This year, the growth come exclusively from the new models (mainly Bolt, Prime and the bunch of new PHEV). The only models growing steadily are also new models like the Bolt and the BMW 530e. The Kia Soul EV and and Volvo XC90 have seen recent uptrend, but on really small volumes.

    I would have expected that year over year, main models would have greater growth. Maybe we will see that happening in 2018 and beyond with the new LEAF, the model 3.

    1. Pushmi-Pullyu says:

      “I would have expected that year over year, main models would have greater growth.”

      That’s not how things progress in a disruptive tech revolution. Individual models don’t increase sales YOY. It’s the continuing introduction of newer models, more user-friendly and with better features, which cause sales to grow in an S-curve fashion.

      Just think about what happened during the cell phone revolution, or the growth of DVD player ownership. Automobiles are more complex and more expensive, but the same rule applies.

    2. unlucky says:

      Yeah, that makes sense. I would think S curves really only come when supply lags demand and then catches up.

      Areas may even see S curves if infrastructure increases makes EVs suddenly more acceptable. But since cities go through this phase at different times from one another the nationwide ramp would still be slow growth, not an S curve.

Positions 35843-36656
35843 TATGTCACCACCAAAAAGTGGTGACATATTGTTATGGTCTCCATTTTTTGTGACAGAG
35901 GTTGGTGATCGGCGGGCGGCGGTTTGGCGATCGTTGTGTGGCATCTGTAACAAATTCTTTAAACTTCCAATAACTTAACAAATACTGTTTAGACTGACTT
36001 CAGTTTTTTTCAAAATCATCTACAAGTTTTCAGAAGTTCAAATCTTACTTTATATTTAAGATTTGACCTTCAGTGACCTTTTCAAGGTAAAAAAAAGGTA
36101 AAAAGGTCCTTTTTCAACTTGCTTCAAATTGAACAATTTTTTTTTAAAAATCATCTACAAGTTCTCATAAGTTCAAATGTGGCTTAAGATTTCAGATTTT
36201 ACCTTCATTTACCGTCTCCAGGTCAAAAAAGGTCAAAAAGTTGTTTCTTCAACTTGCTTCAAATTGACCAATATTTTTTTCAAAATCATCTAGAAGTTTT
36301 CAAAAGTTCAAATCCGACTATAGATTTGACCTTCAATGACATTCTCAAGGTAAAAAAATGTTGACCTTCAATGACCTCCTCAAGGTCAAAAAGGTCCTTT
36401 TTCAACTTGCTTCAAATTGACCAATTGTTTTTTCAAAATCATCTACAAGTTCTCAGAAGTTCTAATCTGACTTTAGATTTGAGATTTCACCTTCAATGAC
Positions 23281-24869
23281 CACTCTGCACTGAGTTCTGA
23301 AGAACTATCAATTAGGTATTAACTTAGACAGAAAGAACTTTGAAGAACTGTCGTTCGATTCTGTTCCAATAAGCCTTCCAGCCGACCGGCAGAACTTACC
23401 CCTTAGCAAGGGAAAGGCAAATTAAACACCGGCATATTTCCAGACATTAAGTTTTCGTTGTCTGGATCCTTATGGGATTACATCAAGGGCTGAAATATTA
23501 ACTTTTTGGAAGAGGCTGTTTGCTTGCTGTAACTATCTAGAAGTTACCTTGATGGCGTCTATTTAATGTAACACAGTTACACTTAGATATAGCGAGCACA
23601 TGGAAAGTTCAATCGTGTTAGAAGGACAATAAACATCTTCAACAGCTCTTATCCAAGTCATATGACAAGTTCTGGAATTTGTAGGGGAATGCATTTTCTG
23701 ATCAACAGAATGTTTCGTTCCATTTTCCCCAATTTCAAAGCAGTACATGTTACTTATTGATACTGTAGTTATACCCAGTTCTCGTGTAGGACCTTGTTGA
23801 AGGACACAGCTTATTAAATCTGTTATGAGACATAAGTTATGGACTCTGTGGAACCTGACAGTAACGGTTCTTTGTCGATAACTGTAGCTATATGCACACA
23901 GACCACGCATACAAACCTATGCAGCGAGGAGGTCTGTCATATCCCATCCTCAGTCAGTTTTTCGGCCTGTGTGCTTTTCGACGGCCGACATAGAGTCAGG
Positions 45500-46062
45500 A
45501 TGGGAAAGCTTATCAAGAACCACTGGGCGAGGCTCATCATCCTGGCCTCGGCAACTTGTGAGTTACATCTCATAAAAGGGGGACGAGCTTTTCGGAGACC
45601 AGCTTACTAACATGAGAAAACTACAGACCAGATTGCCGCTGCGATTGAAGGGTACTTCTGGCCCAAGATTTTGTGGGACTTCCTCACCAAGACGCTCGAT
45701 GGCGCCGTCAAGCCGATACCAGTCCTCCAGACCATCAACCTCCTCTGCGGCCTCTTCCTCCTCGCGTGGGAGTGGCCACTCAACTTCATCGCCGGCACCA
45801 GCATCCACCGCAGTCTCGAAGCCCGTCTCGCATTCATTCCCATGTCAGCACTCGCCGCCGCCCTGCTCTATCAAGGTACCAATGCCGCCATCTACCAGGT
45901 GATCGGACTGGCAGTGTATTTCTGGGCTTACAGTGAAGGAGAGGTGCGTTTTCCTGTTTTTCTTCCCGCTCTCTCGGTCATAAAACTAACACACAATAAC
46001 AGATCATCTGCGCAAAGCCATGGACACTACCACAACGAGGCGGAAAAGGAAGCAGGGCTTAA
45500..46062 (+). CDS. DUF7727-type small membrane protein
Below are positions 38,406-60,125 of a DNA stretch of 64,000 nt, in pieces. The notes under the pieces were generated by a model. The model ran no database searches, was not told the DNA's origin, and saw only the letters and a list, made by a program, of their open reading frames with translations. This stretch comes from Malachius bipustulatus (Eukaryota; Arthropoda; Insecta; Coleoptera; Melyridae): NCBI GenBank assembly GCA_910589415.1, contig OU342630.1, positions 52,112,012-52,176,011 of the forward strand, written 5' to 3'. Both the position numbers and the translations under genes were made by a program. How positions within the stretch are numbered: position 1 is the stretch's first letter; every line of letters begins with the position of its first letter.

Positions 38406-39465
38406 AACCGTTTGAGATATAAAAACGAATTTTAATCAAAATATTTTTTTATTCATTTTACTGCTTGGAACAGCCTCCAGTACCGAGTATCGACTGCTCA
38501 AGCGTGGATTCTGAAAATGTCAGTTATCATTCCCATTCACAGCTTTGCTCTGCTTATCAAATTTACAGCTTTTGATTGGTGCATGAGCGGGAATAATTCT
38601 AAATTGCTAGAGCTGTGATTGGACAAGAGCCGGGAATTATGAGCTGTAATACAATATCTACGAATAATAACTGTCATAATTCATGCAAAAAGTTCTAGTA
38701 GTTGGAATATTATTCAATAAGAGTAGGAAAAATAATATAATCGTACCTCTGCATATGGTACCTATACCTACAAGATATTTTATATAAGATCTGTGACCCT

1. Terawatt says:

        Also, it takes time. Much longer with a product as resource and capital intensive as a car than with, say, digital cameras.

        So even if demand for a single model, say the new LEAF, were to suddenly explode, you should not expect sales to do the same over a few months. A decent production increase may be possible to implement at short notice, but not a fivefold one or even more. Anything that requires another factory means big decisions must be made, and there’s a ton of logistics involved with everything from land for the factory to building it to ensuring sufficient supply of everything needed, not to mention the need for qualified workers with many specialized skills who still need training on how to build a car they never built before.

        I think realistically it will take any manufacturer two years to respond to EV demand that far exceeds expectations. And that’s if there are no big problems ensuring supply and hiring workers with the right skills. The skill pool responds to changes in demand, but that too is usually a multi-year process to see big changes.

        1. Pushmi-Pullyu says: